“Most yoga focuses on lower extremity exercises—that can lead to lower extremity endurance,” says Ryan Glatt, C.P.T., director of the FitBrain Program at Pacific Neuroscience Institute in Santa Monica, Calif.
Yoga also “touches on many different physiologic systems in the body, which might explain why it helps with an overall measure like mobility or walking speed,“ Dr. Loewenthal says. Yoga involves poses in a variety of positions like standing, seated, lying, and even upside down and, in a standing position, there is the potential to build muscle strength in the legs and work on balance and coordination, she points out. (Her study did not find that yoga had a significant influence on balance, but many of the participants did chair yoga.)
“The transitions between positions provide some practice for doing these actions in the real world, liking standing up from a chair,” Dr. Loewenthal says. “So while yoga practices usually don’t reach the same aerobic exercise capacity as things like cycling or swimming, there are a lot of other benefits that may help older people function more efficiently in their day to day life.”
How often should older Americans exercise?
Exercise recommendations for older Americans are similar to what public health experts suggest for younger adults. According to the Centers for Disease Control and Prevention (CDC), adults aged 65 and up need at least 150 minutes a week of moderate-intensity activity like brisk walking, or 75 minutes a week of vigorous-intensity activity like hiking, jogging, or running. It’s also important to have at least two days a week of muscle-strengthening activities and to do activities that improve balance (like standing on one foot) three days a week, the CDC says.
However, the CDC makes a point to say that older adults should do their best to be as physically active as abilities and conditions allow, noting that some physical activity is better than none.
What other exercises are good for seniors?
The National Institute on Aging (NIA) recommends that older Americans focus on four types of exercises— endurance, strength, balance, and flexibility. Here’s what they suggest for each:
- Brisk walking or jogging
- Yard work
- Climbing stairs or hills
- Playing tennis or basketball
- Lifting weights
- Carrying groceries
- Gripping a tennis ball
- Overhead arm curls
- Arm curls
- Wall push-ups
- Lifting your body weight
- Using a resistance band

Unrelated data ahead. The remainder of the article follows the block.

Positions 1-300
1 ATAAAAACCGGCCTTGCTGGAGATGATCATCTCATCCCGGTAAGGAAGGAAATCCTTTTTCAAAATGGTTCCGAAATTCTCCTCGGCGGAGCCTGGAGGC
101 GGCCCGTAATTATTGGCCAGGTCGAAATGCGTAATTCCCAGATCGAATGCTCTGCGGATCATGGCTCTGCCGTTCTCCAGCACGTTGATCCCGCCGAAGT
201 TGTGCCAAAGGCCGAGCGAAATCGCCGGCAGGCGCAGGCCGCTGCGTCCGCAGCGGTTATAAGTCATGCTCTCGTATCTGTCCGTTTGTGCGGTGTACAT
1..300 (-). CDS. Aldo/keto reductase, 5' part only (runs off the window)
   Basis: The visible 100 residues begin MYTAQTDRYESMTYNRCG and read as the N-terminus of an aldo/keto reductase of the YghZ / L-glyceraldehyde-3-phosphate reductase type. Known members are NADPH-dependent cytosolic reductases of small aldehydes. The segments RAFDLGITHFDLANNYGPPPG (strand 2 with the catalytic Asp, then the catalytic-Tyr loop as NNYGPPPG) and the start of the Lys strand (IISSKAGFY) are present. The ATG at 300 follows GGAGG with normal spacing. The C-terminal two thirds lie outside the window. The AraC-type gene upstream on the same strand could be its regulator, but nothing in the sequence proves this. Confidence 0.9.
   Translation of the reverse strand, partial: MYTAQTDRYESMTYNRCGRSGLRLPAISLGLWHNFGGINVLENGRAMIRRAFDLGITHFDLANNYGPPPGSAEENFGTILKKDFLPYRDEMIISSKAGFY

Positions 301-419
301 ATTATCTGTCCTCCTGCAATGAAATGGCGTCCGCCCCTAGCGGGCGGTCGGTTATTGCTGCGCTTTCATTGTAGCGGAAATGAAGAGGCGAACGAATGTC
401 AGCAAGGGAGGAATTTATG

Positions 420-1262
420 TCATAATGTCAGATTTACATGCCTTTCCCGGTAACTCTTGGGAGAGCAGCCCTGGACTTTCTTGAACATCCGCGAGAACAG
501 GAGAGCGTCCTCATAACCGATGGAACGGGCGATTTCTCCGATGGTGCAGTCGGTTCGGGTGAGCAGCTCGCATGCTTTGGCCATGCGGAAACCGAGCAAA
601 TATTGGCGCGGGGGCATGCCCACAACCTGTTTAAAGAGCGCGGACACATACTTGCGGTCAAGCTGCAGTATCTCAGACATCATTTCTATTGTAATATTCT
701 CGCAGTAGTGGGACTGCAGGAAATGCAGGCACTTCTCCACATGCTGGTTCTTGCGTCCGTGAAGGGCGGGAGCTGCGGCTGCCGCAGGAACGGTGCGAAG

- Tai Chi
- Standing on one foot
- The heel-to-toe walk
- The balance walk
- Standing from a seated position
- Stretching your back
- Inner thigh stretches
- Ankle stretches
- Stretching the back of your legs
“My favorite exercise to recommend for older individuals is swimming,” Dr. Tallia says. “This combines many of the benefits of low-impact highly aerobic exercise with stretching and movement of all muscle groups and joints.”
Dr. Loewenthal says that walking is a preferred form of exercise in a lot of her older patients. “But it is not enough as we get older,” she says. “It’s really important to also work on strength, balance, and flexibility. …It’s most important to choose something you like to do and touches on multiple elements of physical activity—endurance, strength, balance, and flexibility.”
When it comes to taking on a new exercise routine as an older American, Dr. Tallia says it’s really best to check in with your doctor first, especially if you have a chronic condition. “Starting out slowly will lessen the chances of injury or an adverse response by giving the body a chance to adapt to the new movement and cardiovascular stresses,” he says. “But, the bottom line is, exercise is good, and helps to promote better functioning and longer life in the elderly.”
Orkaby recommends staying in tune with your body as you work out. “As a routine becomes easy, consider changing the time interval and intensity,” she says. “Most importantly, pick an activity that is enjoyable and you are more likely to stick with it.”
Korin Miller is a freelance writer specializing in general wellness, sexual health and relationships, and lifestyle trends, with work appearing in Men’s Health, Women’s Health, Self, Glamour, and more. She has a master’s degree from American University, lives by the beach, and hopes to own a teacup pig and taco truck one day.